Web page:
On March 31, India introduced an illegal new domicile law. With this law, India is systematically paving the way for settler colonialism in Jammu & Kashmir, through forced demographic change, opening jobs to non-natives, establishing a system of domination over the indigenous populations, and obviating the people’s exercise of their right to self-determination as guaranteed by the United Nations under SCR 91(30 March 1951), 96 (10 November 1951), 98 (23 December 1952) 122 (24 January 1957) & 126 (2 December 1957).

Hitherto, non-natives were barred from settling in or acquiring property in Kashmir under article 35A of the Indian Constitution. The Modi regime unilaterally abrogated, together with article 370, the treaty-based, constitutional relationship between Delhi and the state of Jammu and Kashmir, on August 5, 2019. Article 35A had existed since 1927, preceding the emergence of India as an independent state by 20 years. Its specific purpose was to prevent dilution of the Muslim-majority by an influx of non-natives from India.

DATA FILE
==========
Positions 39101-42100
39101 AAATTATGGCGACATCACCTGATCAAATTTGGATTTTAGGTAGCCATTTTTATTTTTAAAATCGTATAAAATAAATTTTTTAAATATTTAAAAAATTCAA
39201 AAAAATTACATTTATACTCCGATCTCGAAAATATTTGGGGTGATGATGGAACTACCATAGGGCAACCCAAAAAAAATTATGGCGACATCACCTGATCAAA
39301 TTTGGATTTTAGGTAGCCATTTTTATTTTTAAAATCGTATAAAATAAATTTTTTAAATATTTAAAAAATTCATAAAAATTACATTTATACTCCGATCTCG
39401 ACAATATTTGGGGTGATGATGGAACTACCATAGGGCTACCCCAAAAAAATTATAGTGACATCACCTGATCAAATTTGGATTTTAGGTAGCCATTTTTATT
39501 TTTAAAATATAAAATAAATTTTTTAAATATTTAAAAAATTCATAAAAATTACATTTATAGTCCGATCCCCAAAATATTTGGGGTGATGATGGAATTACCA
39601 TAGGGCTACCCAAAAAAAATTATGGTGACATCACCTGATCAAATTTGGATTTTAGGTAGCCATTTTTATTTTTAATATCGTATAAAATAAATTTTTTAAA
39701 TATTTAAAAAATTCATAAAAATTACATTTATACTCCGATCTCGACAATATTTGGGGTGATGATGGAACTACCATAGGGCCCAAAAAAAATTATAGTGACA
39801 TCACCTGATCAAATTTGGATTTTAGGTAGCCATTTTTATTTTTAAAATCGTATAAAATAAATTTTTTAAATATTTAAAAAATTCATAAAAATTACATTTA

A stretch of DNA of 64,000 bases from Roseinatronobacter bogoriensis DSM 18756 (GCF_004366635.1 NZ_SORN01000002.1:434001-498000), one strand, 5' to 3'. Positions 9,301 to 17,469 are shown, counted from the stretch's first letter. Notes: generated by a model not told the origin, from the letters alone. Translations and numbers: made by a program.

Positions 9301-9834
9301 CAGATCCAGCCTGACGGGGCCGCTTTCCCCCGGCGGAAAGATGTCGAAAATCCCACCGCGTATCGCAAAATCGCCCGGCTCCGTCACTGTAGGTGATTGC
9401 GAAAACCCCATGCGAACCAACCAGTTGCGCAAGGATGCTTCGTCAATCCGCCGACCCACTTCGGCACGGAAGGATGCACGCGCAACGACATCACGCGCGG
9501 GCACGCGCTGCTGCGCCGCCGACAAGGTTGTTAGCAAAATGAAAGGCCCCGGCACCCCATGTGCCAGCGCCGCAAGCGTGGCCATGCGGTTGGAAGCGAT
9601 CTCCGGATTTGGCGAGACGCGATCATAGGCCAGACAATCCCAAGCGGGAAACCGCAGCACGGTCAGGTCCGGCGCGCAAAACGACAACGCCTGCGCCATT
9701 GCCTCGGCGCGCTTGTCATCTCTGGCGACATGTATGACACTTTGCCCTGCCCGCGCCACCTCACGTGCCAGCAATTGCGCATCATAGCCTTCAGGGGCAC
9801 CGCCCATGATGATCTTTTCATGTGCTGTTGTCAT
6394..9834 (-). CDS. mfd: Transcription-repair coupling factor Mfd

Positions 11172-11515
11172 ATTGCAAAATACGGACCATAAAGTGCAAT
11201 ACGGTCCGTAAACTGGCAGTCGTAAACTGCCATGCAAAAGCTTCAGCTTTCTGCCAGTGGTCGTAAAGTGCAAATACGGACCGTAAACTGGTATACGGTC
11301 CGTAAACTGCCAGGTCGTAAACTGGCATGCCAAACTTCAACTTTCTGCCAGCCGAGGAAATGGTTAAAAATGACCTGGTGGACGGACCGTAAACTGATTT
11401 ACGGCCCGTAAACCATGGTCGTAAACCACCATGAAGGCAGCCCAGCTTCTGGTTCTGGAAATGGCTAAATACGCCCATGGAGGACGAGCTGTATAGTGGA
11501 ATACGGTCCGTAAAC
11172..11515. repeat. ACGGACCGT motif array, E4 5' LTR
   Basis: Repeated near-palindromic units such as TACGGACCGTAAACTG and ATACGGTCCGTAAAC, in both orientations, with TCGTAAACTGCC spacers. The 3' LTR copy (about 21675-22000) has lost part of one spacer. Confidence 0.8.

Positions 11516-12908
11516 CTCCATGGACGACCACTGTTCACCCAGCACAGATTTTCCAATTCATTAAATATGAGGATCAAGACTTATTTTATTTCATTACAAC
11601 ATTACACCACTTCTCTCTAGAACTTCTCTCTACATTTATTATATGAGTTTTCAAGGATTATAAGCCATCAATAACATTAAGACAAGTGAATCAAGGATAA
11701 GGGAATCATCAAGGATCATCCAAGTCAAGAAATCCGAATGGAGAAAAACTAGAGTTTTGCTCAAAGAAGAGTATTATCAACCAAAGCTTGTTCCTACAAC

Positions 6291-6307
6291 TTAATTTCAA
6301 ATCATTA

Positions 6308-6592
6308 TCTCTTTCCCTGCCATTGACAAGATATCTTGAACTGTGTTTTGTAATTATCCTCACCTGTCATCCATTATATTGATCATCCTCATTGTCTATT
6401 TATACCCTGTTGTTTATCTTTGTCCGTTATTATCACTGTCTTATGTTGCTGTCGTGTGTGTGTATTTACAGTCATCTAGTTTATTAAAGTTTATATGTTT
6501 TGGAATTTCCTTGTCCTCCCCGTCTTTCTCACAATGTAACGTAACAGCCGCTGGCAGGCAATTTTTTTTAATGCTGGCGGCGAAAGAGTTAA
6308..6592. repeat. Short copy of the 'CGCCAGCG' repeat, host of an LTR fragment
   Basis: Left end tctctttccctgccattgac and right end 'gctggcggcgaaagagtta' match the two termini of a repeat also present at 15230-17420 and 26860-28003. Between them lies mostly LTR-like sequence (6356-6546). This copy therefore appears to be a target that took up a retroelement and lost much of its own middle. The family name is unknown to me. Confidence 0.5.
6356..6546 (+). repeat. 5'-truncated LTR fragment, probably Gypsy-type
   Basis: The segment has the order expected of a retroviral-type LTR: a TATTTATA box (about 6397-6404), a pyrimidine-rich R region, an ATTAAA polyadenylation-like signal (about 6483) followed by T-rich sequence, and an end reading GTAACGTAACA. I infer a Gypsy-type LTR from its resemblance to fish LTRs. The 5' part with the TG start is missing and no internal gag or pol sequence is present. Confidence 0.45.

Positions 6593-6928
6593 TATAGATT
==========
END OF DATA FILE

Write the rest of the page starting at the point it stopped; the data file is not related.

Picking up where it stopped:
The domicile law is a clear violation of international law and human rights. The intended demographic changes can be argued to fulfil the definition of genocide under the UN Convention on the Prevention and Punishment of the Crime of Genocide, UN General Assembly Resolution 260, as acts committed “with intent to destroy, in whole or in part, a national, ethnical, racial or religious group, as such”. Genocide Watch has already placed Kashmir on Genocide Alert.